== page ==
Manufacturing heavier elements

    So, if hydrogen fusion is forming a helium "ash" core, how does that get us to carbon, oxygen, nitrogen, phosphorus, sulfur.... all the good stuff that we need for life? Stars on the main sequence only burn hydrogen in their cores. Elements with atomic masses greater than helium can only be formed after the star leaves the main sequence. After most of the hydrogen in the core has been fused to helium, hydrogen fusion slows down. This is a problem for the star because H-fusion was supporting the star against gravitational collapse. As the rate of H-fusion declines, gravity begins to win, and the core of the star collapses. This causes the pressure and temperature to increase. When the pressure and temperature are high enough, helium fusion in the core is initiated. During this gravitational collapse, the pressure and temperature of hydrogen gas in a shell surrounding the core "reignites" and begins forming helium.

    The helium nucleus (a.k.a. alpha particle), with a mass number of four (2 protons, 2 neutrons) begins fusion reactions, forming carbon (mass number 12) though a "triple alpha" process. Adding another alpha particle to the nucleus of carbon yields an oxygen nucleus. For "low mass" stars (M ≤ a few M) this is the end of nuclear fusion reactions. Low mass stars (like the Sun) do not form most of the elements that we need for life. For this, we need high mass stars.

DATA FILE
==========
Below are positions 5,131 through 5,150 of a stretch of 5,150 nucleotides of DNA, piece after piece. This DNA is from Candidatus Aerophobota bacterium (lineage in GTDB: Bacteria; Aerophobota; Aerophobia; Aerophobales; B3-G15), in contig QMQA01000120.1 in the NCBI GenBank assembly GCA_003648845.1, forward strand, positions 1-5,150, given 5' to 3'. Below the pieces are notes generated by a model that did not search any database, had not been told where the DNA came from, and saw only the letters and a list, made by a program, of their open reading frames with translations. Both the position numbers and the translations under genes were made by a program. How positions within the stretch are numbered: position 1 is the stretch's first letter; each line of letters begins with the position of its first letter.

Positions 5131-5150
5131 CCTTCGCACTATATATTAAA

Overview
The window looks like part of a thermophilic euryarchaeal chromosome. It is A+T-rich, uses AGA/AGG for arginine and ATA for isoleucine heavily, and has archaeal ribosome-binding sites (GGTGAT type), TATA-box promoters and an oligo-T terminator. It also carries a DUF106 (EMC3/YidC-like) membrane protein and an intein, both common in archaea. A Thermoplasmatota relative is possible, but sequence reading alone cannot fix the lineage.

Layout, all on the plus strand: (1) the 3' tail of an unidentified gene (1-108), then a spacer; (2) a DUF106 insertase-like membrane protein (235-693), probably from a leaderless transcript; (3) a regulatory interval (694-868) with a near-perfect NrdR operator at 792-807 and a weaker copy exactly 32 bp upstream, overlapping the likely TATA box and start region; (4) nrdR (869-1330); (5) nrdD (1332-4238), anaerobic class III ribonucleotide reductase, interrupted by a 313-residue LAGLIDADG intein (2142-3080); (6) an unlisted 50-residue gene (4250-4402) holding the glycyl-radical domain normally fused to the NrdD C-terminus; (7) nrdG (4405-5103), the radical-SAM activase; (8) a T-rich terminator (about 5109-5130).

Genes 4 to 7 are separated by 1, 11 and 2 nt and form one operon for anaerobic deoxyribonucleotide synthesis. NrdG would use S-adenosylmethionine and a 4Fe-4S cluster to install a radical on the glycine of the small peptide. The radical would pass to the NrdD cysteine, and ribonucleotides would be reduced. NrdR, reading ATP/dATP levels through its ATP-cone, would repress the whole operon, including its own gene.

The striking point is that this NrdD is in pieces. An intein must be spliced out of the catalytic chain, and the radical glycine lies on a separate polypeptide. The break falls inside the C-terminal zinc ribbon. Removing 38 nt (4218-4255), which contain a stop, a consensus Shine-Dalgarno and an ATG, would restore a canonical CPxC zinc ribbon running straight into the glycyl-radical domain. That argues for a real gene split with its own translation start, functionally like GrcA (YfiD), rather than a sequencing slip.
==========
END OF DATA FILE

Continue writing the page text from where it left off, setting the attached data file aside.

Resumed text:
Massive stars are rare with relatively short lifetimes (millions rather than billions of years). But, massive stars do all of the heavy lifting when it comes to manufacturing high atomic mass elements. Like their lower mass counterparts, massive stars burn hydrogen on the main sequence. But when hydrogen fusion ends, there is a rapid succession of fusion and collapse events. When the core depletes the element it is burning in the core, gravity squeezes the star and the next stage of core nuclear fusion along with shell burning of lighter elements begins. Close to the end of its life, the massive star has developed a stratified, onion skin structure with the heaviest elements in the core and surrounding shells of successively lighter elements. However, that fusion stops when iron is formed in the core. For elements with lower atomic mass than iron, fusion reactions are exothermic - they give off energy and support the star against gravity. Iron fusion is endothermic - energy is used in this reaction.

    Figure \(\PageIndex{3}\): The core of a massive evolved star has shells of material, differentiated by mass that develop through a succession of core-burning and collapse. An iron ash core is the end of the line for a massive star. Why doesn't iron fuse in the core as the star collapses? How are heavier atomic elements manufactures?